Sep 012013

I’ve sat through 2-9 records. I’ve been disappointed by 9-4 records.

… watched 13-9, jumping up and down, hooting and hollering throughout that agonizing and ultimately triumphant fourth quarter against West Virginia.


… was present when Rod Rutherford scampered 62 yards to score the lone touchdown as Pitt beat Pennstate, 12-0, at Three Rivers Stadium in 2000.

Pitt 12, PSU 0

Pitt 12, PSU 0

… started the “asshole” chant at Joe Paterno in 2000 at Three Rivers Stadium.

… bore witness when Larry caught that touchdown pass. And that one. And that one. And that one. And that one.

… will never forgive Oklahoma’s Jason White for denying Larry Fitzgerald the Heisman Trophy.

… saw Tyler Palko lay the wood on that BC player and Darrelle Revis’ ESPY-winning kickoff return for a touchdown.

… was so fucking proud when Pitt beat Notre Dame in five overtimes at ND Stadium.

… think Walt Harris made the right decision to start Palko over Joe Flacco.

… watched helplessly as Cincinnati came back in the fourth quarter to deny Pitt a BCS bowl berth.

… stood in the home student section at Beaver Stadium, too afraid for my life to say a word, watching Pitt fight and scratch and claw against Pennstate, only to lose 20-17 when LeVar blocked a last gasp field goal attempt.

… remember the “slide” against UConn.

… shook Dave Wannstedt’s hand after watching him give a talk to alumni after he was hired at Pitt.

… tried putting on a brave face when Mike Haywood was hired. (I couldn’t even convince myself though).

… was subjected to the Swinging Gate.

… wish Walt’s experiment with the Spread Offense, years before it became en vogue, had succeeded.

… refreshed ESPN Gamecast over and over and over again sitting on a connection in Bangladesh, ‘watching’ Pitt win the Tangerine Bowl vs NC State.

… sat through that entire bullshit meltdown in the rain against Youngstown State last season.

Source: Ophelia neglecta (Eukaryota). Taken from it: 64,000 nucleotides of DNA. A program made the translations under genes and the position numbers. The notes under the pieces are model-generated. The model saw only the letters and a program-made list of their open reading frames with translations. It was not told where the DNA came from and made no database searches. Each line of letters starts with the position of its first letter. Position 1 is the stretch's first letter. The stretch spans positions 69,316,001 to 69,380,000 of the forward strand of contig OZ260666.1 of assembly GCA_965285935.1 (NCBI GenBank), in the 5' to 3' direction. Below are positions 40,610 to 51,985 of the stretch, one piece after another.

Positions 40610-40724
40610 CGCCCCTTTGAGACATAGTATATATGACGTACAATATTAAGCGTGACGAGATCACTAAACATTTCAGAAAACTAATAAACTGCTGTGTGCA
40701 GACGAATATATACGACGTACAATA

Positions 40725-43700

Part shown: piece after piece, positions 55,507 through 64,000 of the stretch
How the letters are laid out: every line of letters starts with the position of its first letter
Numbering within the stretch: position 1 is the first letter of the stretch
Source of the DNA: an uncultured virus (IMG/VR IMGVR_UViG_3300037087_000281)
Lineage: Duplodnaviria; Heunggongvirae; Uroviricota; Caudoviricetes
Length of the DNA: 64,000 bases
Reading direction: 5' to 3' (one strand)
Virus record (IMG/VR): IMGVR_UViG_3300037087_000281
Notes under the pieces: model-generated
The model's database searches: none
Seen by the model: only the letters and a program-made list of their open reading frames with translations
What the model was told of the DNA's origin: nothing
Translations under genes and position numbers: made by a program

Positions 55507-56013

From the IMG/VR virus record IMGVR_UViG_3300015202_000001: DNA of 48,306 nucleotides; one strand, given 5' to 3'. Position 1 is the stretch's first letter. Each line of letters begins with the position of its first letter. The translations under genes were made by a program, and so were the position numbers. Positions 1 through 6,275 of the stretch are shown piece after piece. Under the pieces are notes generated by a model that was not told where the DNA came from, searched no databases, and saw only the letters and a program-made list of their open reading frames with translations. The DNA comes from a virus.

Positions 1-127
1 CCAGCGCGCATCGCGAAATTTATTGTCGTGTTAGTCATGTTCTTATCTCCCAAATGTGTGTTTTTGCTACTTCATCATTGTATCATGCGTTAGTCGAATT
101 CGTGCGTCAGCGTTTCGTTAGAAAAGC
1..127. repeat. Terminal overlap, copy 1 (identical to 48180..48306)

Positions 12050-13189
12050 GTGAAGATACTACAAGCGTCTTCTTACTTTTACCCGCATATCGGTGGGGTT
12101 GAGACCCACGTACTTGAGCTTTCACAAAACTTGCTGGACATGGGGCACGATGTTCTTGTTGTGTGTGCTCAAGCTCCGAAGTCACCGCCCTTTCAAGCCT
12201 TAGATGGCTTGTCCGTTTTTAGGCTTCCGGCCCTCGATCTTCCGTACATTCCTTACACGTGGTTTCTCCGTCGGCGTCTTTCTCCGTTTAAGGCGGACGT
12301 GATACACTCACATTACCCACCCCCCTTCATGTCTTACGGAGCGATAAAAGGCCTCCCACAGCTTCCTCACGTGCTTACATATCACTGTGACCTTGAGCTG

… saw Chryst rally the program to thump Virginia Tech after starting out 0-2.

Pitt 35, VT 17. Sept 5, 2012.

… have said a couple nice words about Tino Sunseri and even Bill Stull before him.

DITKADorsett, Marino, Curtis Martin, Russ Grimm, Chris Doleman, Rickey Jackson, Joe Schmidt. Beat that. Only three other schools can. Ruben Brown, Larry Fitzgerald, Darrelle Revis. We’re coming for the last three.

… have been a Pitt football season ticket holder in all but one year since 1998.

… refuse to give up hope.


Aug 222013
Golden Panther on the prowl with tail up

Or… Really, He’s Writing About the Damned Script Logo?!

Yesterday, I wrote about the second most annoying common issue that Pitt partisans bring up – the lack of an on-campus football stadium. Today’s let’s delve into the most aggravating common issue – the script logo, which Pitt used from 1973-1996.

I get why people pine for the return of the script logo. It’s pretty unique and just so happens to coincide (at least in its early years) with one of Pitt football’s most successful spells, a period that included a national title and three straight 11-1 seasons as well as a cavalcade of stars. Of the 8 Pitt players enshrined in Canton, 6 wore the script logo – Chris Doleman, Tony Dorsett, Russ Grimm, Rickey Jackson, Dan Marino and Curtis Martin. Ruben Brown stands a decent chance of adding to that total.

I love the script logo but I’ve come to accept that the administration won’t bring it back. Furthermore, a whole generation of Pitt fans has grown up without the script logo and so have no attachment to it. The current block logo is pretty decent, if not a little unimaginative. And both Larry Fitzgerald and Darrelle Revis (two possible Pro Football HOF candidates) made it proud.

Pitt Script logoscript logo, 1973-1996 pittblockblock logo, 1997-present.

If Pitt were to use the old script as a third uniform in the same way that ND occasionally wears their green uniforms, I think that would be a decent compromise. But if the administration really wants to get creative,  why not bring back logos for eras past.

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Apr 072009

A quick list of the Grand Canyon State’s ever growing contingent of Pittsburgh-related coaching connections: